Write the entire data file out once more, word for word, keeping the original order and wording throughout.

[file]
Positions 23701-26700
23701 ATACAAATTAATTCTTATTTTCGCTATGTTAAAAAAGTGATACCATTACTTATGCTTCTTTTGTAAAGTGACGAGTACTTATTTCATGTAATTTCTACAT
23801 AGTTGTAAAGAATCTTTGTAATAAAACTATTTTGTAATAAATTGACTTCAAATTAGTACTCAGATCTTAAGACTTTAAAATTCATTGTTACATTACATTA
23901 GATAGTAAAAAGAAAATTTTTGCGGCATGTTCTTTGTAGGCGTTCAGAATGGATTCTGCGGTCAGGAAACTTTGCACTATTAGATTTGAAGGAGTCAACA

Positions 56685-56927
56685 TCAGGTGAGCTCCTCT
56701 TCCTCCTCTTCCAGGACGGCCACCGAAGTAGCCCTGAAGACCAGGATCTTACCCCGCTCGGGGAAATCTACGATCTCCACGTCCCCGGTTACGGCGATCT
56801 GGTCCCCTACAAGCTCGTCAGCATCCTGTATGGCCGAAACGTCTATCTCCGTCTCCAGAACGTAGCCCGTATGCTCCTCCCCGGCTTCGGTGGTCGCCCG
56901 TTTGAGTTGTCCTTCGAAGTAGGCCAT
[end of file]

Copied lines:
Positions 23701-26700
23701 ATACAAATTAATTCTTATTTTCGCTATGTTAAAAAAGTGATACCATTACTTATGCTTCTTTTGTAAAGTGACGAGTACTTATTTCATGTAATTTCTACAT
23801 AGTTGTAAAGAATCTTTGTAATAAAACTATTTTGTAATAAATTGACTTCAAATTAGTACTCAGATCTTAAGACTTTAAAATTCATTGTTACATTACATTA
23901 GATAGTAAAAAGAAAATTTTTGCGGCATGTTCTTTGTAGGCGTTCAGAATGGATTCTGCGGTCAGGAAACTTTGCACTATTAGATTTGAAGGAGTCAACA

Positions 56685-56927
56685 TCAGGTGAGCTCCTCT
56701 TCCTCCTCTTCCAGGACGGCCACCGAAGTAGCCCTGAAGACCAGGATCTTACCCCGCTCGGGGAAATCTACGATCTCCACGTCCCCGGTTACGGCGATCT
56801 GGTCCCCTACAAGCTCGTCAGCATCCTGTATGGCCGAAACGTCTATCTCCGTCTCCAGAACGTAGCCCGTATGCTCCTCCCCGGCTTCGGTGGTCGCCCG
56901 TTTGAGTTGTCCTTCGAAGTAGGCCAT